Morgan Stanley’s Jennings Gets Nonjury Stabbing Trial
William Bryan Jennings, the Morgan Stanley (MS) U.S. bond-underwriting chief accused of stabbing a New York cab driver over a fare, will leave his fate to a judge rather than a jury.
“The route to the quickest resolution of this matter is by a judge,” a defense attorney, Eugene Riccio, said after the hearing. Riccio said he will also continue to pursue a motion to dismiss the charges. His client had no comment on the case.
Assistant State’s Attorney Steven Weiss had no immediate comment on the case.
Jennings is accused of attacking the driver, Mohamed Ammar, on Dec. 22 with a 2 1/2-inch blade and using racial slurs after a 40-mile ride from New York to the banker’s home in Darien, Connecticut. Ammar, a native of Egypt and a U.S. citizen, said Jennings called him a name and said, “I’m going to kill you. You should go back to your country,” according to the police report.
Jennings faces assault and hate-crime charges, which each brings a maximum sentence of five years in prison. He’s also charged with not paying the fare, a misdemeanor. He pleaded not guilty March 9.
Motion to Dismiss
On March 28, Jennings filed a motion seeking to have the case dismissed, arguing Ammar contradicted himself in statements to the police. The case should be dropped because the arrest warrant contains false statements and omissions that “seriously undermine” Ammar’s credibility, according to the filing.
Jennings flagged Ammar down in front of Ink48, a hotel on Manhattan’s West Side, sometime before 11 p.m. after the banker said his car service didn’t appear, according to the police report. Jennings had attended a company Christmas party.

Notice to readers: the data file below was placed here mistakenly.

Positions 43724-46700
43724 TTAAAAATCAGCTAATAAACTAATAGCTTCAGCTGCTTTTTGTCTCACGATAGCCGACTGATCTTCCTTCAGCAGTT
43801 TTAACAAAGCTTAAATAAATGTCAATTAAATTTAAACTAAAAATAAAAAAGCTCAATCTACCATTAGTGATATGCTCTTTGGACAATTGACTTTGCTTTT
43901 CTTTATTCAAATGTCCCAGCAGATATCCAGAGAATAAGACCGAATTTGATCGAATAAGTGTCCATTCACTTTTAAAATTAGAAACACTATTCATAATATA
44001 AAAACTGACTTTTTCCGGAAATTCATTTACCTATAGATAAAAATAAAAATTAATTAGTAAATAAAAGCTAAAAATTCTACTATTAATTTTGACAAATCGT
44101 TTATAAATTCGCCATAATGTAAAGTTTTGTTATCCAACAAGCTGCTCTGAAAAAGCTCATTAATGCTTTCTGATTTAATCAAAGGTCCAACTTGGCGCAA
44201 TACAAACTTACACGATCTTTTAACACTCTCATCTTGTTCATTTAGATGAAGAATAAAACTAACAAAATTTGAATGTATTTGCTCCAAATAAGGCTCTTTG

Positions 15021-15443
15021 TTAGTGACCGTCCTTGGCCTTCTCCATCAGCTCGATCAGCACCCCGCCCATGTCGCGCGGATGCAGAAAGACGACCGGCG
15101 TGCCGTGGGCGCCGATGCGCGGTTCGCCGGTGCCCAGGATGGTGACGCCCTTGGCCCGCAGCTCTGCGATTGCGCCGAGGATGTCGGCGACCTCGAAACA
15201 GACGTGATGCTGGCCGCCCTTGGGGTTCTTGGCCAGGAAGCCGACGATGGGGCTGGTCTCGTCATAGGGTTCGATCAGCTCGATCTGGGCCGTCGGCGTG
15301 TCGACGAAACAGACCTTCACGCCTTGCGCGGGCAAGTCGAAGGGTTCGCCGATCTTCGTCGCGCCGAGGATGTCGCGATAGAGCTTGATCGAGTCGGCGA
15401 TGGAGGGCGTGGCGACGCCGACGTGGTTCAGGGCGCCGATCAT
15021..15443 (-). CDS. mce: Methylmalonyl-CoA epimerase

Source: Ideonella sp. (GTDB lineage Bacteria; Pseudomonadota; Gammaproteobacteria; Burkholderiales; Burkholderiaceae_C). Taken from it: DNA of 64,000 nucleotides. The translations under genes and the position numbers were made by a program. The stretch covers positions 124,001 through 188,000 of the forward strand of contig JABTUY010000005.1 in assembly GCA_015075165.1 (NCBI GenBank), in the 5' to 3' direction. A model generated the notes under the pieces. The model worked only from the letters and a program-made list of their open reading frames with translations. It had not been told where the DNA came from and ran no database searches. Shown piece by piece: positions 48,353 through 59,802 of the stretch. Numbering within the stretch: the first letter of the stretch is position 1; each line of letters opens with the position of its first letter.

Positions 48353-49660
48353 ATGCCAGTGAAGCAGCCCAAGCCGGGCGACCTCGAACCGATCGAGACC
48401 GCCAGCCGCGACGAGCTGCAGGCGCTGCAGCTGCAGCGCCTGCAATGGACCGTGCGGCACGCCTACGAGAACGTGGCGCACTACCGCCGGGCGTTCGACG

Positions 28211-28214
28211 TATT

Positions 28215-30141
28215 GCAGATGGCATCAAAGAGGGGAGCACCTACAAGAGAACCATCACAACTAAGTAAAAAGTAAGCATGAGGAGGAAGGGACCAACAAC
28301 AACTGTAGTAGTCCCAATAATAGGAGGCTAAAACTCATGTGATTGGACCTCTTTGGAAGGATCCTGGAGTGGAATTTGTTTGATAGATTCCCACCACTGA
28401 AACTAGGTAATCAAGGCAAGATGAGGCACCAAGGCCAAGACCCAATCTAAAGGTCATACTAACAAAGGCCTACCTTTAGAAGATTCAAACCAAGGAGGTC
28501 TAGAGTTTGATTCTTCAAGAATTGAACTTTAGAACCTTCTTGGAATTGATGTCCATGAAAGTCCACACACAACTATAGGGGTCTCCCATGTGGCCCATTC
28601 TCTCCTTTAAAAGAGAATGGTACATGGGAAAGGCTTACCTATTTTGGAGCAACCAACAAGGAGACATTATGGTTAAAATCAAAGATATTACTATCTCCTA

Ammar told police that once they reached Jennings’s $3.4 million home, he refused to pay the $204 fare they had agreed on. He said he drove away trying to find police and that during the ride the banker stabbed him in the hand. Jennings said they never agreed on an amount and Ammar demanded $294, which he viewed as exorbitant.
Jennings said in his motion that Ammar told police the night of the incident that it occurred in or near his driveway, and that he drove away with Jennings in the car and was then able to dial 911.
A week later, the driver said the stabbing happened after he had driven off to find police and that they were on Route 1 in Darien, according to Jennings’s filing.
Ammar didn’t tell the police about the derogatory remarks on the night of the incident, according to the filing. He first mentioned them a week later, it said.
Jennings said Ammar “unlawfully restrained” him by driving away with him in the car, to the point that the banker feared he was being taken back to New York City.
The banker said he never stabbed Ammar, according to his police statement. He told police the driver cut his hand trying to grab the knife from him, which he said he wielded because he feared he was being abducted. Ammar denied that he tried to take Jennings back to New York.
Jennings turned himself in two weeks later after a vacation in Florida and was charged with second-degree assault, theft of services and intimidation by bias or bigotry. He said he never threatened to kill Ammar or told him to go back to his country.
Pen Pendleton, a spokesman for New York-based Morgan Stanley, said March 2 that Jennings has been put on leave.
The case is State of Connecticut v. Jennings 12-0176761, Superior Court for the State of Connecticut (Stamford).
To contact the reporter on this story: John Dillon at Connecticut Superior Court in Stamford at firstname.lastname@example.org
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